“The one China principle is the pre-condition and political foundation for China to maintain and develop friendly cooperative relations with all countries around the world,” it said in a statement to Reuters, without specifically addressing the Palau issue.
The “one China” principle is a core government policy that states Taiwan is an inseparable part of China.
Idle Chinese tour buses park in Koror, Palau August 8, 2018. REUTERS/Farah Master
Taiwan’s Ministry of Foreign Affairs says China has lured four countries to switch diplomatic recognition from Taipei to Beijing in the past two years by offering generous aid packages and investment.
“While Taiwan faces serious diplomatic challenges, the government will not bow down to pressure from Beijing,” the ministry said on its website. “Taiwan will work with friendly nations to uphold regional peace and stability and ensure our rightful place in the international community.”
Palau President Tommy Remengesau Jr. said there had been no official communication from Beijing on the tourism restrictions.
“It is not a secret that China would like us and the diplomatic friends of Taiwan to switch to them, but for Palau it is not our choosing to decide the one China policy,” he told Reuters in an interview in Palau’s second biggest city, Meyuns.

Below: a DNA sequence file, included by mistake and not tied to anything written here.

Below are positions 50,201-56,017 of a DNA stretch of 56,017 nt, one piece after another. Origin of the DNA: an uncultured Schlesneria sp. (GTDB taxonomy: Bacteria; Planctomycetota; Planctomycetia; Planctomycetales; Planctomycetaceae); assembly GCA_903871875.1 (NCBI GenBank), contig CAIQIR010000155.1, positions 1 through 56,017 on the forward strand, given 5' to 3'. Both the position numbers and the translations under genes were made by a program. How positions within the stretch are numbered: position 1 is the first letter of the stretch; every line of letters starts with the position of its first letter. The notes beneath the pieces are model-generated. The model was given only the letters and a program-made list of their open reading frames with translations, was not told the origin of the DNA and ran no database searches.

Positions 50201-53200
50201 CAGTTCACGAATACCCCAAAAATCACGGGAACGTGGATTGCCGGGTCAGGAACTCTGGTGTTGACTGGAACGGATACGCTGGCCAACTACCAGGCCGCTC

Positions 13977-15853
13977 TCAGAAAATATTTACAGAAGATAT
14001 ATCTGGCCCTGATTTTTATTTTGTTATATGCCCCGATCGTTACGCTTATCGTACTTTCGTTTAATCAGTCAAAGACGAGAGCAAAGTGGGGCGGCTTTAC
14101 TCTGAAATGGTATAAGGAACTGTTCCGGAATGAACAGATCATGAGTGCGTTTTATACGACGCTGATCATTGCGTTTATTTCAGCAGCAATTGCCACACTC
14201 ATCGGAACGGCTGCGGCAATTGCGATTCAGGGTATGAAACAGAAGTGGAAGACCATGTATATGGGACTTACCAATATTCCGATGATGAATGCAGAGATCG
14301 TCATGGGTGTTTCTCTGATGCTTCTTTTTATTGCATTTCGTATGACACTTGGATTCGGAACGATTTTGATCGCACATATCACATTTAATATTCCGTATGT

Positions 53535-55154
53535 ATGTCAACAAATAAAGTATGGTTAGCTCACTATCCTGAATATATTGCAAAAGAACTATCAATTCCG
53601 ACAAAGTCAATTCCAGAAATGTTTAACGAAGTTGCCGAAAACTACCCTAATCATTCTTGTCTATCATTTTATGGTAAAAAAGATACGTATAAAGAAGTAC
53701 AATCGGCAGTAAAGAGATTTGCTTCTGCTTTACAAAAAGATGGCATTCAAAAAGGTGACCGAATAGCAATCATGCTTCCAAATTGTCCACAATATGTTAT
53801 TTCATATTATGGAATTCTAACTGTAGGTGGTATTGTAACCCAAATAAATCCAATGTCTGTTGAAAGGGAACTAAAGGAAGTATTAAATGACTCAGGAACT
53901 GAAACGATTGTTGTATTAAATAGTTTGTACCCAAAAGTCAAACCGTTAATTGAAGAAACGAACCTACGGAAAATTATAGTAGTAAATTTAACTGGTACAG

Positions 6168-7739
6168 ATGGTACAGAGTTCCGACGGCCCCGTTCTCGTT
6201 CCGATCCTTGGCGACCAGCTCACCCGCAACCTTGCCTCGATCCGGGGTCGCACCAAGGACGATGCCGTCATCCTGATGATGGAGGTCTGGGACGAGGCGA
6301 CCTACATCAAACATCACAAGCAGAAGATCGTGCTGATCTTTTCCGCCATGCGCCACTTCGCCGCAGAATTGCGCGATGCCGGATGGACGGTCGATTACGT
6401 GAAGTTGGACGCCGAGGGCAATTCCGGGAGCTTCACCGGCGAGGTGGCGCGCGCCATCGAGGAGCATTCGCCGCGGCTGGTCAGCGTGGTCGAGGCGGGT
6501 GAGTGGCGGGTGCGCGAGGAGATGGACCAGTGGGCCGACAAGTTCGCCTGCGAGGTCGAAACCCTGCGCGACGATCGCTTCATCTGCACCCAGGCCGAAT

Remengesau, whose second and final term as president ends in January 2021, said Palau welcomed investment and tourism from China but the current administration’s principles and democratic ideals aligned more closely with Taiwan.
Palau was adapting to the China pullback by focusing on higher spending visitors rather than mass tourism, which had taken a toll on the environment, said Remengesau, dressed in a lemon colored shirt and white shell necklace.
One of Palau’s key tourist attractions, the saltwater Jellyfish Lake, was shut in 2017 after large numbers of swimmers were blamed for contributing to plummeting jellyfish numbers.
“The reality is that numbers did not mean big revenues for Palau. It actually made us more determined to seek the policy of quality versus quantity,” said Remengesau, who in 2015 declared most of Palau’s territorial waters a marine sanctuary the size of California.
Former Palau government officials say Beijing is trying to cement its influence in the region ahead of the expiry of the Compact Funding agreements between the United States, the Federated States of Micronesia, the Marshall Islands and Palau in 2023 and 2024.
The United States provides around $200 million a year on average to the Compact states and is responsible for the defense of the three countries, which each hold a seat at the United Nations.
Last December, the U.S. belatedly approved $124 million in assistance for Palau through till 2024, but has not announced any plans to extend the Compact agreements.
“The United States and China are not zero-sum competitors,” a U.S. State Department spokesperson told Reuters.
“However, we have concerns about the sustainability of debt loads for countries highly indebted to China, as well as the environmental, social, or labor conditions that often come along with Chinese-financed projects.”